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4.3 32
by Harry Bernstein

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“Dreams played an important part in our lives in those early days in England. Our mother invented them for us to make up for all the things we lacked and to give us some hope for the future.”

During the hard and bitter years of his youth in England, Harry Bernstein’s selfless mother struggles to keep her six children fed and clothed. But she


“Dreams played an important part in our lives in those early days in England. Our mother invented them for us to make up for all the things we lacked and to give us some hope for the future.”

During the hard and bitter years of his youth in England, Harry Bernstein’s selfless mother struggles to keep her six children fed and clothed. But she never stops dreaming of a better life in America, no matter how unlikely. Then, one miraculous day when Harry is twelve years old, steamships tickets arrive in the mail, sent by an anonymous benefactor.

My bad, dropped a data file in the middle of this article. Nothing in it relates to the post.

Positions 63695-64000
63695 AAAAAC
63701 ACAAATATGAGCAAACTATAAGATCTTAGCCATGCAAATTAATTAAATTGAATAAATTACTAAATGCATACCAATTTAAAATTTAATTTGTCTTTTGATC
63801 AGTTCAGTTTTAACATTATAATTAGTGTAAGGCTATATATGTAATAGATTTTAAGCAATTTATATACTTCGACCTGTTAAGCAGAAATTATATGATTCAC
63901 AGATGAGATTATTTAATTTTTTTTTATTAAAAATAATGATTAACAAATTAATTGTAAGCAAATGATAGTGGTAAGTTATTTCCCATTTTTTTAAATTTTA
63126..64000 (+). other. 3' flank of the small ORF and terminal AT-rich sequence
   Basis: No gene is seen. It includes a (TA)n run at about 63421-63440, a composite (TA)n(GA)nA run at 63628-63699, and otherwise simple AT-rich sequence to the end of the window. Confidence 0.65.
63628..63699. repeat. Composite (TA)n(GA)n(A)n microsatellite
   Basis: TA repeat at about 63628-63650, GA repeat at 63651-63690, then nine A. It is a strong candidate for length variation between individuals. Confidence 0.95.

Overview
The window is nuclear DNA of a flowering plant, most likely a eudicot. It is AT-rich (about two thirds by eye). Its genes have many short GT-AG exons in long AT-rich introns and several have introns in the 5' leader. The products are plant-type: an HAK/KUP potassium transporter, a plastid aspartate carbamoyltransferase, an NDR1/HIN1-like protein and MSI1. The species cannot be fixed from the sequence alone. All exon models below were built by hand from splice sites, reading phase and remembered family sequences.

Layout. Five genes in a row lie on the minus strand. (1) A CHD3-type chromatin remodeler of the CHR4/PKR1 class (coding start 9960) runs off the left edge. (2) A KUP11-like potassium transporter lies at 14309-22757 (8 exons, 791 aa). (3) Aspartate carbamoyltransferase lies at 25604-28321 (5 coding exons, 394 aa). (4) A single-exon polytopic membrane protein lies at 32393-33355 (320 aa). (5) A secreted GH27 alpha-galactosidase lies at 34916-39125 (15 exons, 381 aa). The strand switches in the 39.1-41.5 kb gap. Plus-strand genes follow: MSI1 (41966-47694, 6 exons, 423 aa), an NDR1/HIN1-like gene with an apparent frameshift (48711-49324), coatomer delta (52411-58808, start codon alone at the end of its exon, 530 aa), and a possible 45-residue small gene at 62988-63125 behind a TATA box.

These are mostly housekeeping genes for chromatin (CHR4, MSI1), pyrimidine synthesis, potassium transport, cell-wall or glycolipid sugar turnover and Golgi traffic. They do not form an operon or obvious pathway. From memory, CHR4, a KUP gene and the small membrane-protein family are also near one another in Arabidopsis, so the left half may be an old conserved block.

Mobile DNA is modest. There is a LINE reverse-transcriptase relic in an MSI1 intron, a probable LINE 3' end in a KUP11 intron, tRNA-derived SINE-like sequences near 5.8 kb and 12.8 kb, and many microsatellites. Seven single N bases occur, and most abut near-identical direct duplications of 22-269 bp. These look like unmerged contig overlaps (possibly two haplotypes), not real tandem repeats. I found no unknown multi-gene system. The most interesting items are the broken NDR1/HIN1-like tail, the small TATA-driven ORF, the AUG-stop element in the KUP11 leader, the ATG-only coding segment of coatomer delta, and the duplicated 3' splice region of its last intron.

Suddenly, a new life full of the promise of prosperity seems possible–and the family sets sail for America, meeting relatives in Chicago. Harry is mesmerized by the city: the cars, the skyscrapers, and the gorgeous vistas of Lake Michigan. For a time, the family gets a taste of the good life: electric lights, a bathtub, a telephone. But soon the harsh realities of the Great Depression envelop them. Skeletons in the family closet come to light, mafiosi darken their doorstep, family members are lost, and dreams are shattered.

In the face of so much loss, Harry and his mother must make a fateful decision–one that will change their lives forever. And though he has struggled for so long, there is an incredible bounty waiting for Harry in New York: his future wife, Ruby. It is their romance that will finally bring the peace and happiness that Harry’s mother always dreamed was possible.

With a compelling cast and evocative settings, Harry Bernstein’s extraordinary account of his hardscrabble youth in Depression-era Chicago and New York will grip you from the very first page. Full of humor, drama, and romance, this tale of hope and dreams coming true enthralls and enchants.

From the Hardcover edition.

Editorial Reviews

John Leland
…[a] wise, unsentimental memoir…[Bernstein] tells his tale without rhetorical fuss or disappointment
—The New York Times
Publishers Weekly